As I mentioned in an earlier post, my favorite feature of Scrivener is the ability to differentiate the text the author sees from the text a reader sees. In that post, I described how to separate the two using the "Compile" mechanism, which allows you to control how entire subdocuments appear.
Today I want to go over the feature of Scrivener I use most frequently. It is the ability to separate author's text from reader's text on a sentence-by-sentence level. As before, it is best to follow along in the sample document included here.
One of the greatest benefits of Scrivener is the ability differentiate text the author sees from text the reader sees. In programs like Word and Pages, this can only be done by using the "comments" mechanism. Comments, however, can only naturally handle a subset of the kinds of texts an author may wish to hide, as discussed here. Scrivener is more sophisticated, without being more complicated.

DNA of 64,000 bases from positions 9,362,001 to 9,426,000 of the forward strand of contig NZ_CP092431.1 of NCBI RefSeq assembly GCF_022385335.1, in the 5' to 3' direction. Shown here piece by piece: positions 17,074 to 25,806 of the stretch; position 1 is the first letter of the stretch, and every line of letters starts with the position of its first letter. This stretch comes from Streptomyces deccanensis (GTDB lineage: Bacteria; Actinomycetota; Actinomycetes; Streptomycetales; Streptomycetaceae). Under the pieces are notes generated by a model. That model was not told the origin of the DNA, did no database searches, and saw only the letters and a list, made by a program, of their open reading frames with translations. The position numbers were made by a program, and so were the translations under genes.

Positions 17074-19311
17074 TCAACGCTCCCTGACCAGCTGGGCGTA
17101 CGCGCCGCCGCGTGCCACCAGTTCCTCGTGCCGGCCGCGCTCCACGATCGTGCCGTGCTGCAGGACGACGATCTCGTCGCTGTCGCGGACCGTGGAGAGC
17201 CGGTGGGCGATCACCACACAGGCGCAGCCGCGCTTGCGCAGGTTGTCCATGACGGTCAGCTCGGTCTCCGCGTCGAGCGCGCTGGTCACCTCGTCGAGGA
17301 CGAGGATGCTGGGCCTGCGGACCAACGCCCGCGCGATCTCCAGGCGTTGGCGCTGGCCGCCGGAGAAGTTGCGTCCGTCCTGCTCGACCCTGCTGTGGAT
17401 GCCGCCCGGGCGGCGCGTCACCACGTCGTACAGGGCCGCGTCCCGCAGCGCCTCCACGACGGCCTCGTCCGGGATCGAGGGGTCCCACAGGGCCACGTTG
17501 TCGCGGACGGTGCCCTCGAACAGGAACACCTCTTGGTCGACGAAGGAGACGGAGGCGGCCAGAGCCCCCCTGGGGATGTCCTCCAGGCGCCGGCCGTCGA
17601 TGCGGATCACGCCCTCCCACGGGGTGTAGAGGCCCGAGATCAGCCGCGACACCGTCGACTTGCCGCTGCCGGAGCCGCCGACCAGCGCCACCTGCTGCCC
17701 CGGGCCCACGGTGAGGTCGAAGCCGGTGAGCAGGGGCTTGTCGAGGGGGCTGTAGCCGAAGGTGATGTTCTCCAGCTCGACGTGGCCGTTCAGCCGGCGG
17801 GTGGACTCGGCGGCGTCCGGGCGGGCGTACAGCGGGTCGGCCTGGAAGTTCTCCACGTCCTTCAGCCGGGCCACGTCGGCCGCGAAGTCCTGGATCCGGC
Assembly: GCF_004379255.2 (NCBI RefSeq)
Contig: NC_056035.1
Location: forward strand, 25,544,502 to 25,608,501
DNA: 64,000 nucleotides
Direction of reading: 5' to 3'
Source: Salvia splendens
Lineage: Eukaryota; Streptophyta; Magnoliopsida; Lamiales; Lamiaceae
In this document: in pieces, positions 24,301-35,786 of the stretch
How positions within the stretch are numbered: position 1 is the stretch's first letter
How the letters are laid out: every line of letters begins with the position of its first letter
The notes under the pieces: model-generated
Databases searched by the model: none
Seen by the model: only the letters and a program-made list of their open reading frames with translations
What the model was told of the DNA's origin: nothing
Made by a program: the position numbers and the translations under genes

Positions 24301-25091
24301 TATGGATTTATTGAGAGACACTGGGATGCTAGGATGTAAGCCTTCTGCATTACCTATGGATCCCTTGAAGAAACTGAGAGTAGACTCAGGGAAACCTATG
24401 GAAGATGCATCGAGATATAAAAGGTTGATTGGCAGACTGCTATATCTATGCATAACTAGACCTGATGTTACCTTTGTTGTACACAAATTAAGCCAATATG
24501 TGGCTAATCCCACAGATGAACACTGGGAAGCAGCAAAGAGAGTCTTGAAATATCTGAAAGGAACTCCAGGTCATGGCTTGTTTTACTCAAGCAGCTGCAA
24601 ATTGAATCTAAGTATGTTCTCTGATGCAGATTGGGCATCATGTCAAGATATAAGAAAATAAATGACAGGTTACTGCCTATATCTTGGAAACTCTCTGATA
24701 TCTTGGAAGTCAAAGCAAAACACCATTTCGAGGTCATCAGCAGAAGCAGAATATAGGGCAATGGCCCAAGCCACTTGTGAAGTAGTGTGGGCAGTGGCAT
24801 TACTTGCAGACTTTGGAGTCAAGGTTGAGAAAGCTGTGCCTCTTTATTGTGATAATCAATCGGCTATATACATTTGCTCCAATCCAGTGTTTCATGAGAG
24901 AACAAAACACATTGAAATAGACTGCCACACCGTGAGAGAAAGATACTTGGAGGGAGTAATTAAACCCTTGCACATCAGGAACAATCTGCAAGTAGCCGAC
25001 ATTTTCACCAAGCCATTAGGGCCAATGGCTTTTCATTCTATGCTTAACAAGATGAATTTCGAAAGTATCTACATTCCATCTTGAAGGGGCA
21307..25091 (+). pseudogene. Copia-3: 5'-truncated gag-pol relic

There are several ways to distinguish Author's Text from Reader's Text in Scrivener. I'll begin with the least fine-grained way.
Scrivener --> Compile Action and Options.
In Scrivener, what the reader ultimately sees is the result of Compile command. This command filters the author's text in a variety of ways and set the output format.
Scrivener is worth every penny. In fact, it's the only piece of software I recommend students buy. Everything else can be done open-source. For this post, I'll merely list why I use Scrivener, and leave more detailed instructions for later posts.